Hi-tech hearing implants must be followed by rehab programmes say experts
Many deaf children receive hi-tech hearing implants but this has to be followed by regular therapy sessions and rehabilitation programmes say experts for them to really benefit. Something not many families are aware of.
In India, over one lakh children are born with hearing impairment every year and cochlear implants offers an effective remedy to those suffering from profound sensorineural deafness. Cochlear implants offer an effective remedy but only around 4,000 children undergo the procedure.
However, even those children who get the implants are not benefitted as the procedure is not followed up with regular therapy sessions and rehabilitation programmes, which is critical say experts.
The cost of a cochlear implants procedure is in the range of a whopping Rs eight to 12 lakh rupees. This includes the cost of the implant itself, hospital charges, surgical fee, post-operative care and audio-verbal therapy (AVT).
To address the high prices, the central government and some state governments introduced a free cochlear implants programs. The prices of implants came down to Rs 3.8 lakh through procurement under the Assistance to Disabled Persons for Purchase/Fitting of Aids and Appliances (ADIP) scheme, Ministry of Social Justice and Empowerment.
However, once the surgery is done, many families don’t follow up with therapies. Lack of awareness is one reason and the other is that the follow up therapists and programme are not within reach.
Ranjith Rajeswaran, an audiologist with Madras ENT Research Foundation says that hearing impairment is one of the most common disabilities. At the same time, it is the only disability that can be identified easily.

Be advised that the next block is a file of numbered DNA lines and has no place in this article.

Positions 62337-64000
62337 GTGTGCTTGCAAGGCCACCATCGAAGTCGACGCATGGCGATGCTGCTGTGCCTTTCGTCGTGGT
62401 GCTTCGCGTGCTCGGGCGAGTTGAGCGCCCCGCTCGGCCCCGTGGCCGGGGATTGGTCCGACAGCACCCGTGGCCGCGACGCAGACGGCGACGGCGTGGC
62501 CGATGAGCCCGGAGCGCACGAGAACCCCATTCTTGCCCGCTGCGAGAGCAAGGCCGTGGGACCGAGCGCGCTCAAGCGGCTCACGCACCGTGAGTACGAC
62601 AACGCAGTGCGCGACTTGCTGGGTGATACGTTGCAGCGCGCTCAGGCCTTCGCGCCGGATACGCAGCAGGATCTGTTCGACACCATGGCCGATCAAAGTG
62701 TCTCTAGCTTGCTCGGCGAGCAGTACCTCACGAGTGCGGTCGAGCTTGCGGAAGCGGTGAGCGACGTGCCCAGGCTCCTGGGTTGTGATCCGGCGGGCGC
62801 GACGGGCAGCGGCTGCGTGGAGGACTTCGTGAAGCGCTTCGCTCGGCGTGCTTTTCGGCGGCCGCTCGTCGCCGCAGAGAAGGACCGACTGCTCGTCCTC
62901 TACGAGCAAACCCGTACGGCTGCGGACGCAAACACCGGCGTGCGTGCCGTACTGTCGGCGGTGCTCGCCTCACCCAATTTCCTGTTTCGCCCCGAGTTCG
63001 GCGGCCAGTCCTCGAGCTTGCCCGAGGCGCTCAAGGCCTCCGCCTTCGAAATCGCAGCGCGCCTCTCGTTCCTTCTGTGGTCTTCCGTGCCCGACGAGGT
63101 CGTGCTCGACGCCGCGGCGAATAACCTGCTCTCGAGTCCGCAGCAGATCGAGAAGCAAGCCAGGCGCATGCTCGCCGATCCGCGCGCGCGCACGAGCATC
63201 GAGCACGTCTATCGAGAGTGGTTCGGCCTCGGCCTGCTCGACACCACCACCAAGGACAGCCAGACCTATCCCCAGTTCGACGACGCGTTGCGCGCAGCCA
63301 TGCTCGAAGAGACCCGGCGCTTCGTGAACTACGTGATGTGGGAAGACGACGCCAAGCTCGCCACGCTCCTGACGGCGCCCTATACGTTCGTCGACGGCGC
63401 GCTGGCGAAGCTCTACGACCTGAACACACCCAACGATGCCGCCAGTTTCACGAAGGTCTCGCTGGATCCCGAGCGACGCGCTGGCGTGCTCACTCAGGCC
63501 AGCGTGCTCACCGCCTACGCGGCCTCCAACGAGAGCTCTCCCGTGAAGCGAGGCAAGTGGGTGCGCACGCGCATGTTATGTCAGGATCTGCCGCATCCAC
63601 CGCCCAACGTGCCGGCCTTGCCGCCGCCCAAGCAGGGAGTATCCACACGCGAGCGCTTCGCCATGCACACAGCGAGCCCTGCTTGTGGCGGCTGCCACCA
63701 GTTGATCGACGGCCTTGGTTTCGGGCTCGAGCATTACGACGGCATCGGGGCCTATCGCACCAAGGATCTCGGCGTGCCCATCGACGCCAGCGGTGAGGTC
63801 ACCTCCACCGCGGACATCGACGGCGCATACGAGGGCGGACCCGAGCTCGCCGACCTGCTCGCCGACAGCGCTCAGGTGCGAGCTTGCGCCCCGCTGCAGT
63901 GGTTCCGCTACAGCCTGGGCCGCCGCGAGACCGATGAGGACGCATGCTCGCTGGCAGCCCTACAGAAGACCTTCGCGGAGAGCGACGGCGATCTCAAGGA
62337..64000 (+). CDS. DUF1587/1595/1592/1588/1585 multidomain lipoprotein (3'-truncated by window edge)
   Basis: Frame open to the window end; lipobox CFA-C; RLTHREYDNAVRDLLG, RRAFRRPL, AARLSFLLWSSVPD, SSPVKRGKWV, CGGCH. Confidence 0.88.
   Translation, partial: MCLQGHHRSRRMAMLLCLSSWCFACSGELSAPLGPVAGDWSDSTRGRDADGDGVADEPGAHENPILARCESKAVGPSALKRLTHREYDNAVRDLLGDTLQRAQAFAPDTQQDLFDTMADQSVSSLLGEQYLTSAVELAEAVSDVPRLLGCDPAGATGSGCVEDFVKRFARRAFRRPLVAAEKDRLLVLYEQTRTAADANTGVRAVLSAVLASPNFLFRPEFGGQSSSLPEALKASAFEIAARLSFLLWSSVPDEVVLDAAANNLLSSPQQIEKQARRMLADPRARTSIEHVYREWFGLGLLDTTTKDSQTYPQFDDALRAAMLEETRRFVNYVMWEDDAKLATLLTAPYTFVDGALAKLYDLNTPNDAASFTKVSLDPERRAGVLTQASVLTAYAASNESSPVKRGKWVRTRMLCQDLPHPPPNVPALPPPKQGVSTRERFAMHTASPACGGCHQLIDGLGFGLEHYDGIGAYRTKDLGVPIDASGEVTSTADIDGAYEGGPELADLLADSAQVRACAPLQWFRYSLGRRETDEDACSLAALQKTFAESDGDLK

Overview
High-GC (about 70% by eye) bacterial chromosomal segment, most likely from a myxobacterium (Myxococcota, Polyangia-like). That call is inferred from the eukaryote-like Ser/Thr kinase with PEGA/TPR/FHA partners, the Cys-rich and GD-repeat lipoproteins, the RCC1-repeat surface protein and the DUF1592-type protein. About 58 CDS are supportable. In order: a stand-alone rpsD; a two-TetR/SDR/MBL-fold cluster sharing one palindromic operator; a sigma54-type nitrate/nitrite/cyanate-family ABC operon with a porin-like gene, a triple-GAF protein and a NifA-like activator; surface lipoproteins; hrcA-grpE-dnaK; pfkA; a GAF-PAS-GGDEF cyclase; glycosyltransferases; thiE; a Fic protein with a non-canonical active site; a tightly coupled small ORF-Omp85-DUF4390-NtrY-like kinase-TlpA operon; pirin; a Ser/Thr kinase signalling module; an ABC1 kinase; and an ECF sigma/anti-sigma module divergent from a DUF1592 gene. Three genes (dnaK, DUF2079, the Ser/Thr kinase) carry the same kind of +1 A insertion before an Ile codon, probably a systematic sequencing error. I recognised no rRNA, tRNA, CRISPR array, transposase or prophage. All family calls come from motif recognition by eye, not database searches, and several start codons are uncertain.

Hearing impairment can be resolved completely. The earlier the child is diagnosed, the better. Many children from families below poverty line get cochlear implants with the help of NGOs and hospitals. But their parents refuse to bring them for further training and rehab programmes. Without rehab programmes and therapies, a child who has done the expensive cochlear implant is not going to benefit in anyway. –Ranjith Rajeswaran, Audiologist, Madras ENT Research Foundation
Experts point out that a child who is born deaf can start hearing from 10 months of age if diagnosed correctly and given the right treatment. But the training has to be extensive. A child with cochlear implants must undergo intense therapy at least twice a week for a period of sometimes as long as three years.
Many parents are not told about this by ENT surgeons about the commitment of time required or money involved after the procedure is done. This is a big factor for economically backward families, many of whom cannot take time off from work or afford the travel costs to the nearest centre.
Experts say that making cochlear implants available is not enough and that there must be greater emphasis laid on the importance of the therapy that follows.
“It is inevitable to undergo rehab programmes after cochlear implants. Otherwise, the surgery won’t be effective. The earlier you start doing them, the better it is for the child. It is best to not delay the process, says Dr Sabari Nath, an ENT Specialist from Kerala.
Without the therapy and the means for maintenance it would be a cruel joke to submit children to this surgery.
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